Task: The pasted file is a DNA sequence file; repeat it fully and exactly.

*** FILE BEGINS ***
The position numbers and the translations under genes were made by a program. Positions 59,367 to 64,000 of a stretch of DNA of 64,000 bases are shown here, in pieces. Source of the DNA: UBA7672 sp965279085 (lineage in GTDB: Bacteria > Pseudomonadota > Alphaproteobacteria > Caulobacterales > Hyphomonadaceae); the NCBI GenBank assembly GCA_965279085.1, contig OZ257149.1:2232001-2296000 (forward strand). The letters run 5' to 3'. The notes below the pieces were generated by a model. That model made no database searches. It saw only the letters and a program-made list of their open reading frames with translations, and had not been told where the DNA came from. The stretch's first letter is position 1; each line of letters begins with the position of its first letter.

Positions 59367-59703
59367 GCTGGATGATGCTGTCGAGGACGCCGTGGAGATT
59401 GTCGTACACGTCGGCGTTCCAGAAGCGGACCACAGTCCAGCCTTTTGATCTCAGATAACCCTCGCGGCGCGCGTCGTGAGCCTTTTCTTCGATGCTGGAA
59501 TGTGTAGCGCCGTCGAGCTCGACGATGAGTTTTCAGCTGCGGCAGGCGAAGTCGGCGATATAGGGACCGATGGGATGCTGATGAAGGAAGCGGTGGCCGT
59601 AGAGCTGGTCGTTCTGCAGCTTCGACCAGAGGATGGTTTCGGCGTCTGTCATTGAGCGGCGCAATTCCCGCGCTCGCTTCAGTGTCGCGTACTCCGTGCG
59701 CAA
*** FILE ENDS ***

The position numbers and the translations under genes were made by a program. Positions 59,367 to 64,000 of a stretch of DNA of 64,000 bases are shown here, in pieces. Source of the DNA: UBA7672 sp965279085 (lineage in GTDB: Bacteria > Pseudomonadota > Alphaproteobacteria > Caulobacterales > Hyphomonadaceae); the NCBI GenBank assembly GCA_965279085.1, contig OZ257149.1:2232001-2296000 (forward strand). The letters run 5' to 3'. The notes below the pieces were generated by a model. That model made no database searches. It saw only the letters and a program-made list of their open reading frames with translations, and had not been told where the DNA came from. The stretch's first letter is position 1; each line of letters begins with the position of its first letter.

Positions 59367-59703
59367 GCTGGATGATGCTGTCGAGGACGCCGTGGAGATT
59401 GTCGTACACGTCGGCGTTCCAGAAGCGGACCACAGTCCAGCCTTTTGATCTCAGATAACCCTCGCGGCGCGCGTCGTGAGCCTTTTCTTCGATGCTGGAA
59501 TGTGTAGCGCCGTCGAGCTCGACGATGAGTTTTCAGCTGCGGCAGGCGAAGTCGGCGATATAGGGACCGATGGGATGCTGATGAAGGAAGCGGTGGCCGT
59601 AGAGCTGGTCGTTCTGCAGCTTCGACCAGAGGATGGTTTCGGCGTCTGTCATTGAGCGGCGCAATTCCCGCGCTCGCTTCAGTGTCGCGTACTCCGTGCG
59701 CAA